Collisions and Phone Calls
My first day of school started with a bang.
For the first time, I was rear-ended on the freeway. I was alone in the car and was on my way to my apartment before school started. In my rearview mirror I noticed the silver car speed behind me, accelerating too fast to slow for the traffic, getting too close to me, and I thought please don’t hit me. Brakelights. Then, WHAM!
My mind shut down for a moment. What just happened? Did I really just get hit? Yeah. What do I do now?
I saw the driver behind me switch lanes and edge toward the shoulder. Dazed, I tried to follow her, but as I tried to get over to the right lane, an impatient driver sped through that lane around me, causing me to swerve back to the left to stay in my lane. Soon enough, a bus in the right lane slowed for me so I could get over, and I did, pulling to the shoulder.
We got out of our cars slowly, nervous to approach one another. She immediately admitted fault saying it was all her. I said I was a little shaken up and had never been in an accident like this before. We exchanged all the necessary info, noted the damage to my bumper, and then returned to our respective cars and went on our business. I felt very wary behind the wheel afterward, and stayed in the right lane until I got back to my apartment to call my mom. She advised me to call the insurance company right away and report the claim, and even though I wasn’t eager to get on the phone with them, I did. No one answered though so I left a message and headed out to my first day of class this semester.
At school, I managed to talk to and introduce myself to one person next to me, one of the few females in the Criminal Justice class. I told her about my morning with the accident and she said that her friend got hit on her 21st birthday before. We talked about our majors and career ideas; she wants to be a police officer. I thought of asking her if she wanted to exchange contact info, but I was afraid of asking too soon so I didn’t. I don’t truly feel like I’ve made a friend in class until we’ve switched numbers and emails, and I usually do that right away, but there are times when I have a harder time asking. I’m planning to do that soon though. That was my only class for the day, so I headed home after that.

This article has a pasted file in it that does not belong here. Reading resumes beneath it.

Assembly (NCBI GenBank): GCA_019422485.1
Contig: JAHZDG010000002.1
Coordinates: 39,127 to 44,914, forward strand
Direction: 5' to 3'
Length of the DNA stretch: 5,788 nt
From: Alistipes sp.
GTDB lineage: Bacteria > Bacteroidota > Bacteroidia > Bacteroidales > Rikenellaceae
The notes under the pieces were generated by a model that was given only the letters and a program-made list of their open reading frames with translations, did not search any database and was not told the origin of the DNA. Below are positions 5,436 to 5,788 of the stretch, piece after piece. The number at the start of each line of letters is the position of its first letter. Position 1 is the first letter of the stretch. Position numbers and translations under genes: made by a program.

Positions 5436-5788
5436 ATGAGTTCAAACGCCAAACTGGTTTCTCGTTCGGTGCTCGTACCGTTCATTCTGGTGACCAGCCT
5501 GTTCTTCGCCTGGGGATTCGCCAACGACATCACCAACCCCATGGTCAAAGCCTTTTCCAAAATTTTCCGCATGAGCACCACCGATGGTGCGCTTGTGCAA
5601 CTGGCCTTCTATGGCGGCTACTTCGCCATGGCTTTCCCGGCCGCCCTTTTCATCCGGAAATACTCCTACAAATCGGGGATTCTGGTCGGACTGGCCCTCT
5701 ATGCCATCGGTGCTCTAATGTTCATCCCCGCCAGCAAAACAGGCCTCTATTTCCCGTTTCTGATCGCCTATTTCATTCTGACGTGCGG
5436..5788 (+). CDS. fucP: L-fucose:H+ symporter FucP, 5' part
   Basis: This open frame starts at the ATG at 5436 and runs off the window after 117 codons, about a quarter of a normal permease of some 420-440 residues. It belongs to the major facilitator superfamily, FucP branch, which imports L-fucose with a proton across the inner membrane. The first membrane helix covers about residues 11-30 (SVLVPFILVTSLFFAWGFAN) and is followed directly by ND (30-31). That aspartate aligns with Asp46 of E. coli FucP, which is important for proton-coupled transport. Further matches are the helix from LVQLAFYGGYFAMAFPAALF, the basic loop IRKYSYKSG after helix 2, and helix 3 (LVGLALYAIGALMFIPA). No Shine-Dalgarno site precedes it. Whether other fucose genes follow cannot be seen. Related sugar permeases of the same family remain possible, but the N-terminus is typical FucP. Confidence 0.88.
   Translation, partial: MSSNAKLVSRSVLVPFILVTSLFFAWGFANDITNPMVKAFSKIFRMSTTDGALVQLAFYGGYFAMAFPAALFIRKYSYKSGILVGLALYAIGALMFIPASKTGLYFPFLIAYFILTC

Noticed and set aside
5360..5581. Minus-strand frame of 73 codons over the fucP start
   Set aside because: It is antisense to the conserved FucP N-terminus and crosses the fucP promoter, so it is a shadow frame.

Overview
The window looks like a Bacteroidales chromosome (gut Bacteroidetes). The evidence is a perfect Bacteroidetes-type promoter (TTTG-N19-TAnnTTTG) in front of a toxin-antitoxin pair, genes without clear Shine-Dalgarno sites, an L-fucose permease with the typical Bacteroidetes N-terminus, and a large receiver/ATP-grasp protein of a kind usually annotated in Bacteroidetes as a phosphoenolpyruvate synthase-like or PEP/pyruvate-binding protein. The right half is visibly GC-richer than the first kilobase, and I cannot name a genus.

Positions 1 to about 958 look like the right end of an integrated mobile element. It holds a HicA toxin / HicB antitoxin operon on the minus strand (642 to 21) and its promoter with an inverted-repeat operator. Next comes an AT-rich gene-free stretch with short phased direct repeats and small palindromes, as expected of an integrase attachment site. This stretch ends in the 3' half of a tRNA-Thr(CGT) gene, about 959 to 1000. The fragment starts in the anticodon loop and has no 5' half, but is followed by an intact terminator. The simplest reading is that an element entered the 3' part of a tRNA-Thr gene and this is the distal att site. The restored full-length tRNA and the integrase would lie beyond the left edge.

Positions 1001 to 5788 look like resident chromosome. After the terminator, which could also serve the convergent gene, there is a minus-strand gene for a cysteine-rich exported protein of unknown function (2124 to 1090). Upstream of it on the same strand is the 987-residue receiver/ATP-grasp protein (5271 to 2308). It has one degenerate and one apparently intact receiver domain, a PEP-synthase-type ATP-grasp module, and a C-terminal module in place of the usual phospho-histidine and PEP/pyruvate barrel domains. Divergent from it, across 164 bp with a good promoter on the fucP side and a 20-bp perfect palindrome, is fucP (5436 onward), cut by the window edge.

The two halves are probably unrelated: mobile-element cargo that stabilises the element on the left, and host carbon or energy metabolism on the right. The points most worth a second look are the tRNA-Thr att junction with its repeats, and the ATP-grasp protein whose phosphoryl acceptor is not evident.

One of the main reasons I’ve always had some fears with driving is because I’ve feared getting in an accident. Well, that finally happened, but luckily this experience wasn’t too terrifying and I didn’t get hurt. What I’ve realized though, is that the number of phone calls you have to make afterward is one of the worst parts. I had to make and receive a lot of calls throughout the week and the week after with the insurance company and the estimate place. I found this to be very draining, and I got quite stressed some days from being on the phone so much all day, relaying what happened. But when I had to call people, I did it in front of one of my close friends, and I did it right away, which is something I’d learned to be helpful from my 2011 Phone Phobia experiment in my Shyness Project. I wouldn’t allow myself the time to think or worry about what I was doing, which made it easier to call even though I still dislike doing it. The people I talked to were very nice though and seemed genuinely concerned that I was ok after the accident. After I finished calling the insurance company for the last time at the end of the week, one of my close friends helped de-stress me by doing a silly thing with a cookie. She tried to inch the cookie down her forehead and into her mouth, which was quite amusing to watch, even more so when my other close friend tried doing it too. I laughed and felt more relaxed, grateful that the accident wasn’t fatal and my life hadn’t been changed for the worse that morning.